I’m hard at work on book two and I think I may need to diverge from the outline we first discussed. I’m finding interesting parallels between Sister’s story and Rival’s story. Each of them knows things that the other one doesn’t. Their approaches are very different, but they also take similar paths to their eventual collaboration. I’d like to play that up by alternating between them as POV characters, making it their mutual story rather than Sister’s story with Rival as a supporting character.
My biggest concern with the original outline is that there’s so much Sister doesn’t know about what she’s getting herself into, and I didn’t know how to make sure readers understand the context that Sister lacks. If I introduce Rival’s POV, readers will learn everything they need to know, but they’ll still get to enjoy the tension between what Sister thinks is going on and what’s really going on. Plus Rival is just a fun, interesting character and I think my readers will enjoy her a lot. I really think this is the best way to tell both Sister’s story and Rival’s, and to keep readers engaged.
Obviously there are some technical challenges to sort out—first-person POV for one character? Both characters? Strictly alternating chapters or a more flexible structure?—and I’d love to know your thoughts on that. I’m attaching a rough outline that we can use as a starting point for discussion, and a short scene that I wrote from Rival’s POV so you can see how it contrasts with Sister’s.
The more I think about doing the book this way, the more excited I get! I can’t wait to iron out the details with you so I can start writing. As long as we can agree on the basics by [date], I shouldn’t have any trouble meeting our agreed-upon deadline.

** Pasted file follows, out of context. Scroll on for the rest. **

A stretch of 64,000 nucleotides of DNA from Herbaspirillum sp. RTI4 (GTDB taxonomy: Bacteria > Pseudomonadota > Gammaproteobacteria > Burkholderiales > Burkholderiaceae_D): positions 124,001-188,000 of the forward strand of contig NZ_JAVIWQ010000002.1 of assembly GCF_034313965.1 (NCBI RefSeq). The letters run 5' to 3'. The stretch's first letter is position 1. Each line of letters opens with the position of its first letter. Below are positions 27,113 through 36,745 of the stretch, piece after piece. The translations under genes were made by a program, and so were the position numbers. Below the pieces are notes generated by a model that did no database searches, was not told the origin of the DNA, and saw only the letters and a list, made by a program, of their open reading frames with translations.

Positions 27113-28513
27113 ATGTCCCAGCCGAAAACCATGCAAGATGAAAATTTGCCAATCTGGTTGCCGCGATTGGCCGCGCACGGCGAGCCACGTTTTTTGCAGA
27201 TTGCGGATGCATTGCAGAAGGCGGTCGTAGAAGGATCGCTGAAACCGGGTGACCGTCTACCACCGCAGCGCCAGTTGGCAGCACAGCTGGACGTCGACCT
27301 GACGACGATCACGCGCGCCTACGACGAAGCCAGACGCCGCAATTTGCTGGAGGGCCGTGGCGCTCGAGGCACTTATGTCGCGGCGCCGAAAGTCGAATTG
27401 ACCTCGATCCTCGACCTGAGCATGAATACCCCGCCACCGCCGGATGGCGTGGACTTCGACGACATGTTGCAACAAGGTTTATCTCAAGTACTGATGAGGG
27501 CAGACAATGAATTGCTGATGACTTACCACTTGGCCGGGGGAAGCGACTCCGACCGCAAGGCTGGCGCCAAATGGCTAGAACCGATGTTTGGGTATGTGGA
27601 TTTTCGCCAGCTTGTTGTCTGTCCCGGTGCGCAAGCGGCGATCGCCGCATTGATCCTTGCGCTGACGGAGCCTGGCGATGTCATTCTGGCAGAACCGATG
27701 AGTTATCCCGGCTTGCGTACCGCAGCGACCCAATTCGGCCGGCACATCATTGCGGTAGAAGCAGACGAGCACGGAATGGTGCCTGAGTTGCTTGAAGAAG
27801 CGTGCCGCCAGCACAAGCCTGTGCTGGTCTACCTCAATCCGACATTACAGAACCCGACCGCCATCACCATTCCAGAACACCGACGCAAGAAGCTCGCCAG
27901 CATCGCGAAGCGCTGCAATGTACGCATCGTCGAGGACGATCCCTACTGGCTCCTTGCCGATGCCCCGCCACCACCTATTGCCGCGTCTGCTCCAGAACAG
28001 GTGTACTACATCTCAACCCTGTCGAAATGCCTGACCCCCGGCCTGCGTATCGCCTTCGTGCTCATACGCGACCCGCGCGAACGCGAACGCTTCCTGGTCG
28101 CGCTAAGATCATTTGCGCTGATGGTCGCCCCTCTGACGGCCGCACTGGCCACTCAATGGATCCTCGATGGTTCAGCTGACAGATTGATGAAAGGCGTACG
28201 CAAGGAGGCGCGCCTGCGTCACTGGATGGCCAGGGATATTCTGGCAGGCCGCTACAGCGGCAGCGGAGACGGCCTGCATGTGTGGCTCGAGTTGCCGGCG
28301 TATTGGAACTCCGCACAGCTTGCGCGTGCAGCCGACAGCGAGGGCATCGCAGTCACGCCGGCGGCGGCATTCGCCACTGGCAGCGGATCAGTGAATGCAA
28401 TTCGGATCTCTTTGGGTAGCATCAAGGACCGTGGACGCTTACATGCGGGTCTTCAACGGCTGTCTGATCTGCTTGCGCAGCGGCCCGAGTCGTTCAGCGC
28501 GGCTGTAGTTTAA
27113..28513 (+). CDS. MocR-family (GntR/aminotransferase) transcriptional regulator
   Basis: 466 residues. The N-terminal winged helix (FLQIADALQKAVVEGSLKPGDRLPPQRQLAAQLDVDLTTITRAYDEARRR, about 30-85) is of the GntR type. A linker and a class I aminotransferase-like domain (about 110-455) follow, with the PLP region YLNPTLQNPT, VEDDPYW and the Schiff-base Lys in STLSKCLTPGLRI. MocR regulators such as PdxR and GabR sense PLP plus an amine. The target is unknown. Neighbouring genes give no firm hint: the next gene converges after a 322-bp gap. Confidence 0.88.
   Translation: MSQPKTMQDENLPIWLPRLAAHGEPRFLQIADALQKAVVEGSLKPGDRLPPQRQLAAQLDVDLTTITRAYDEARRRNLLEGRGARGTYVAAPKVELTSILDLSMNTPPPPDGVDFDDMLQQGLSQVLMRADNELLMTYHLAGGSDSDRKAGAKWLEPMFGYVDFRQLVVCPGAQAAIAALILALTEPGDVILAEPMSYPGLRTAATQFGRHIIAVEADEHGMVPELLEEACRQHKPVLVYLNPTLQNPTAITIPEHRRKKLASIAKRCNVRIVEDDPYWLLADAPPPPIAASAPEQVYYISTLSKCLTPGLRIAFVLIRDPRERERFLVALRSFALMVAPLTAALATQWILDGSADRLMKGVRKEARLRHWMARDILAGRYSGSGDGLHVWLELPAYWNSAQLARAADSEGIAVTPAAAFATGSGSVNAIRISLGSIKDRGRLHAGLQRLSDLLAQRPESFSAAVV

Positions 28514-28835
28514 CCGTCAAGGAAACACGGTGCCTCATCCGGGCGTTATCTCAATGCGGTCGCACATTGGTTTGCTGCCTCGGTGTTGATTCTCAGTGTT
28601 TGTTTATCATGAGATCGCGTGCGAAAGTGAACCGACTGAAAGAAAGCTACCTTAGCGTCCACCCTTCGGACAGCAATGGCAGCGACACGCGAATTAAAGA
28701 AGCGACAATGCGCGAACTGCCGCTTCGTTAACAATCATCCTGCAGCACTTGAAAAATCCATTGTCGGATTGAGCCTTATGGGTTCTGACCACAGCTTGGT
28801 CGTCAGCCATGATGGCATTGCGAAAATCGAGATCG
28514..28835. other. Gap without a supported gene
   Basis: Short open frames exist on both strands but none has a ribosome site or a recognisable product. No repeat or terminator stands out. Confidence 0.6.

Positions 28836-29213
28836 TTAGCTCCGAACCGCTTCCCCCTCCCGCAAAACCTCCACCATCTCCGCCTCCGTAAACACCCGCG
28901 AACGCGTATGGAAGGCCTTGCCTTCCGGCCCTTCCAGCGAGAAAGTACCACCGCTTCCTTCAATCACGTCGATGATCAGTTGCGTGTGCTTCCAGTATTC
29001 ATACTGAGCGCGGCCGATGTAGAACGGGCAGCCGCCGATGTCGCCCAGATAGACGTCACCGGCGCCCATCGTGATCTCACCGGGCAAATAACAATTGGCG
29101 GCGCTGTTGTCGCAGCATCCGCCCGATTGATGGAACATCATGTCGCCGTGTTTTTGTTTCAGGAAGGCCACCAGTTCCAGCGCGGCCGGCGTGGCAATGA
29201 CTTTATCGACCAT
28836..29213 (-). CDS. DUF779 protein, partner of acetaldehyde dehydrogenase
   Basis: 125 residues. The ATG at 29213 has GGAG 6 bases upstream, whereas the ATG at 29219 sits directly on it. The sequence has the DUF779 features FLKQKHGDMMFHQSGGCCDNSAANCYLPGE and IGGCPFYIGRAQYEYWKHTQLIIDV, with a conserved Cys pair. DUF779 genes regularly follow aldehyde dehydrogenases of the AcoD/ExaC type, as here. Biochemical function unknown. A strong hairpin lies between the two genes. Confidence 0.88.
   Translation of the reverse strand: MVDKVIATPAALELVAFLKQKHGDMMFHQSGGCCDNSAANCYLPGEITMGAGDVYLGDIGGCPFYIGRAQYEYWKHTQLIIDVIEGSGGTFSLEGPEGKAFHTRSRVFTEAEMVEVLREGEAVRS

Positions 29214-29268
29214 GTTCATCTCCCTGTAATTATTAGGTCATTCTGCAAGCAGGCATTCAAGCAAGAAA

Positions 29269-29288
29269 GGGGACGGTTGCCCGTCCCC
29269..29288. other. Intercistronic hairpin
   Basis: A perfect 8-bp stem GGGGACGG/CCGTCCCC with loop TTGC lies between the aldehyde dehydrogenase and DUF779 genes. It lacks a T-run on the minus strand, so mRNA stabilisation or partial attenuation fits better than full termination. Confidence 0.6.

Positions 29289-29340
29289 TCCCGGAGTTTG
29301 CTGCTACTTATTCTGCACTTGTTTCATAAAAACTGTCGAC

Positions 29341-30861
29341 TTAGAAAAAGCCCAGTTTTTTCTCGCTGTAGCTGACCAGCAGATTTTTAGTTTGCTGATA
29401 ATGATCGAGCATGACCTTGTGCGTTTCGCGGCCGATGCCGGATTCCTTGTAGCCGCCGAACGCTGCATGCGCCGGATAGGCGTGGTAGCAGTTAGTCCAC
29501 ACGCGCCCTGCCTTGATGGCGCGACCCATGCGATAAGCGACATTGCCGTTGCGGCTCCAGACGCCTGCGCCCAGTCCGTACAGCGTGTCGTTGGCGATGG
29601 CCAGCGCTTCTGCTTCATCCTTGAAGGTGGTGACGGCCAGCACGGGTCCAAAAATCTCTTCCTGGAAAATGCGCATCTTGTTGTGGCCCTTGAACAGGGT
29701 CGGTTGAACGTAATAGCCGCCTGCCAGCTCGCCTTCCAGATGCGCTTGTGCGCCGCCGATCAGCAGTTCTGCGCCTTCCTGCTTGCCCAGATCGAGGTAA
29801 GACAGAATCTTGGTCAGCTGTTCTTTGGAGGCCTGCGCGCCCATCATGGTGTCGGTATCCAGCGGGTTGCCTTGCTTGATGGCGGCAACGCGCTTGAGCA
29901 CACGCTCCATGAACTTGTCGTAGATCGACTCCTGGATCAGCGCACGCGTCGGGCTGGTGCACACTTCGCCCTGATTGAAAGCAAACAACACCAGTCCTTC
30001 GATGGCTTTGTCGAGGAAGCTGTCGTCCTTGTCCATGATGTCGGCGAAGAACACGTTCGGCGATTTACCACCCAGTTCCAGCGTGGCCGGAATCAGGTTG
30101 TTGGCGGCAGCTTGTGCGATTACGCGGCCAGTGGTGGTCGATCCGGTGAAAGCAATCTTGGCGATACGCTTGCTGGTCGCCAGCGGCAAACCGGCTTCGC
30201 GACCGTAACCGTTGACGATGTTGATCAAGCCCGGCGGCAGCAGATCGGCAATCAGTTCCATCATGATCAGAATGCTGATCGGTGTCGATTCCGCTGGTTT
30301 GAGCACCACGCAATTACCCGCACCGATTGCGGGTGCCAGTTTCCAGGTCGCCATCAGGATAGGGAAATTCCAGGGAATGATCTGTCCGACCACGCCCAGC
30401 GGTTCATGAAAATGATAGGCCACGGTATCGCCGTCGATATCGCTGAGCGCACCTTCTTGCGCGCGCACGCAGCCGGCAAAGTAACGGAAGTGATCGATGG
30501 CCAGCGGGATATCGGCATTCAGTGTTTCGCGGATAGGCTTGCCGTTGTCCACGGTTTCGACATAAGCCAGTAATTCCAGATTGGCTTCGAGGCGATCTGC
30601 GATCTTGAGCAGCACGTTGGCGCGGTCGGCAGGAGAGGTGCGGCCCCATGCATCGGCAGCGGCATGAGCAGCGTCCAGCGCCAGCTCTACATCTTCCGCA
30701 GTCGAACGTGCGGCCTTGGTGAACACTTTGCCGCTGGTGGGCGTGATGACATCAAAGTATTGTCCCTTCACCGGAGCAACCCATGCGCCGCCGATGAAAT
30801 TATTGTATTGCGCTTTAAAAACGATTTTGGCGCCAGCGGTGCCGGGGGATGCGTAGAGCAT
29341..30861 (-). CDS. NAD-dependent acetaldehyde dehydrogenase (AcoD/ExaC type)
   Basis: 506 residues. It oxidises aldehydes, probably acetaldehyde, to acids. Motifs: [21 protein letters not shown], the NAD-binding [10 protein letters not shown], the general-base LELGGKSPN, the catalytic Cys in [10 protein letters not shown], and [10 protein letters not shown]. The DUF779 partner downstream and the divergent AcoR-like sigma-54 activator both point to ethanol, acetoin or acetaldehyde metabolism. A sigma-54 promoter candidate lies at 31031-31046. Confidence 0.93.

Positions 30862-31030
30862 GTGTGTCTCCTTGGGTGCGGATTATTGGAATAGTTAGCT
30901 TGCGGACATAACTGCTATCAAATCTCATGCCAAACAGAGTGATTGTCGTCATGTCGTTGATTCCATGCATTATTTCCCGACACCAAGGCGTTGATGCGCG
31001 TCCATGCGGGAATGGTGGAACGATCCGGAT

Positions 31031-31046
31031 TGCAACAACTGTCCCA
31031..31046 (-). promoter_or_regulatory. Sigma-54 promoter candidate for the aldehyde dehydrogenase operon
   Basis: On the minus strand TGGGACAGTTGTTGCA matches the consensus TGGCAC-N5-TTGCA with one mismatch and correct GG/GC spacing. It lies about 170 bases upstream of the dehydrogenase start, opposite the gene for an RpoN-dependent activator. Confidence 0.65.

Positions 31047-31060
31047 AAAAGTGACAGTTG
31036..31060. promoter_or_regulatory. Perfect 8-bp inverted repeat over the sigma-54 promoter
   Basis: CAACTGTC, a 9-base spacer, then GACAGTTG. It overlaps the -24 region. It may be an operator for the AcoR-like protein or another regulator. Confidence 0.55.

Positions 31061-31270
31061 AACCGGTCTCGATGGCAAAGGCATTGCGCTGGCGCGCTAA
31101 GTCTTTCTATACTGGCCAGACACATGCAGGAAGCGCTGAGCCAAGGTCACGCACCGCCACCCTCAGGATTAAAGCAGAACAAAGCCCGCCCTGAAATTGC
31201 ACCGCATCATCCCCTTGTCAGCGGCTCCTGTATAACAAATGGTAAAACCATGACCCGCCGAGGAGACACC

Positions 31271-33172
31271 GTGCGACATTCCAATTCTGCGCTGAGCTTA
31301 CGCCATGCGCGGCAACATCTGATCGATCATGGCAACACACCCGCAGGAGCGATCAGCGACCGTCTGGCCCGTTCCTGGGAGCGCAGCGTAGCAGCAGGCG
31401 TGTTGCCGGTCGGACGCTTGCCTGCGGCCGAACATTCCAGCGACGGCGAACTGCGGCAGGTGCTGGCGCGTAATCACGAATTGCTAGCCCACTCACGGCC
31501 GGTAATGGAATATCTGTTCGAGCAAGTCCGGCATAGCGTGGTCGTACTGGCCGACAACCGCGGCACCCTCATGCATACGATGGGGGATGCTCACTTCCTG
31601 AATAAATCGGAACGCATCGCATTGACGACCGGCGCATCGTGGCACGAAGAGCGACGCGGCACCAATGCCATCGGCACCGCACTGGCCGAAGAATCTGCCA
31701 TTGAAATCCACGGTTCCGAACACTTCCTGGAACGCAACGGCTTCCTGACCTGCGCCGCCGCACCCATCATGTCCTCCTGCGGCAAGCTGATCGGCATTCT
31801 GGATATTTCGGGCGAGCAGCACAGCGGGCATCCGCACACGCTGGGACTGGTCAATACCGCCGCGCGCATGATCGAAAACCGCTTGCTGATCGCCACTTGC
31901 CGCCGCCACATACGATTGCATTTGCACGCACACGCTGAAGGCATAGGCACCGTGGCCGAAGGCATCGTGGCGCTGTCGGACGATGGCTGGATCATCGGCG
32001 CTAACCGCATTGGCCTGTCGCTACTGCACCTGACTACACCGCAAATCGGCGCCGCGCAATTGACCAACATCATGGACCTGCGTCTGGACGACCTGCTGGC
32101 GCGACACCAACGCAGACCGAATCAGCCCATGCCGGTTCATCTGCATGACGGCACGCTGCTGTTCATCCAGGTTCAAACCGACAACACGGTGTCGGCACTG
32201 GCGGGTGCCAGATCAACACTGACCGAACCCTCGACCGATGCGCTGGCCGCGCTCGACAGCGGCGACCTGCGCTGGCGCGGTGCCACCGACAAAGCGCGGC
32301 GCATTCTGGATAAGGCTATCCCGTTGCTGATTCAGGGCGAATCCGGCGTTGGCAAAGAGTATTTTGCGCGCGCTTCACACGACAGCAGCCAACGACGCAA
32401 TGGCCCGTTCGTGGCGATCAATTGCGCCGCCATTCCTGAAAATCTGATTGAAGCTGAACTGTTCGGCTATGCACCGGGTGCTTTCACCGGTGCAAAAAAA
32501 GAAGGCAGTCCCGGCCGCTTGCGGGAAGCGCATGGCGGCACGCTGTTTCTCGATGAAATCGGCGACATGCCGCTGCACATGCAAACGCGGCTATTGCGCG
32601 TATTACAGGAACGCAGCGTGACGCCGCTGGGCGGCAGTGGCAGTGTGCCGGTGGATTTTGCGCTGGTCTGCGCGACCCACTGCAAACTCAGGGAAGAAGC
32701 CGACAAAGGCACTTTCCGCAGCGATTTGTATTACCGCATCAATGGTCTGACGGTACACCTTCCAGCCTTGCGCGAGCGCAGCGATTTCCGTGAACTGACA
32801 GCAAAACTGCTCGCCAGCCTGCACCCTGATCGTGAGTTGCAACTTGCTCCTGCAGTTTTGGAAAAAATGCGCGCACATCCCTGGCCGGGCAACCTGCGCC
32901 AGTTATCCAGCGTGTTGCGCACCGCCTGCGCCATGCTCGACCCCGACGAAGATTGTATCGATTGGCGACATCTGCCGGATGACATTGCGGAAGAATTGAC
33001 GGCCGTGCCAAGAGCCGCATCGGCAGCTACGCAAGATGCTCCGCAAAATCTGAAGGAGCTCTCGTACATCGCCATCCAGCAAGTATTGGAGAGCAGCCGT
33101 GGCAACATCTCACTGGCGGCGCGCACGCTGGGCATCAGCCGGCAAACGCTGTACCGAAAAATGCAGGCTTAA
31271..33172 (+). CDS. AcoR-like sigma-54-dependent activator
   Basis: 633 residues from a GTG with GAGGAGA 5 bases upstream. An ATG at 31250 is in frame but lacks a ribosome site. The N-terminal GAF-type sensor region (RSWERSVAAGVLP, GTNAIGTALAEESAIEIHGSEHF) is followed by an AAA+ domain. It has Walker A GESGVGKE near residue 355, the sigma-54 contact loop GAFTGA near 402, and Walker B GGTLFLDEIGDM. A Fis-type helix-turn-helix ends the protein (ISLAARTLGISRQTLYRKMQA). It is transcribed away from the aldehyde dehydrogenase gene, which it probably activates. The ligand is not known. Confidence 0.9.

I can definitely reassure you that you are not the first author to diverge significantly from an outline, and any experienced editor will be thrilled to hear that from you early in the process rather than having you drop a manuscript on them that’s the opposite of what they expected. (At worst, turning in a manuscript that’s significantly different from what you agreed to write could be considered a breach of contract and get you sued for repayment of your advance. Don’t do that.) Talk to your editor now and get their buy-in so that you can write the book you want to write, with the editorial support you need.
If the editor really pushes back and insists on one POV and one POV only, you will have to come to some sort of compromise. But trust your artistic instincts and advocate hard for the book getting to be the book it wants to be.
If you have an agent, it’s probably a good idea to run this past them as well. Whether you do that before or after you talk with your editor depends on your relationships with both. Just remember that they’re both there to help you succeed, and there’s absolutely nothing wrong with looking to them for support.
The complaint I most often have about second books in series is that the author feels less excited by the story. The best thing you can do for your second book is to write it the way that excites you, and keep that same sense of energy that powered the first book. Authorial enthusiasm is a big part of what hooks readers. I hope your editor recognizes that and gives you free rein to follow your heart.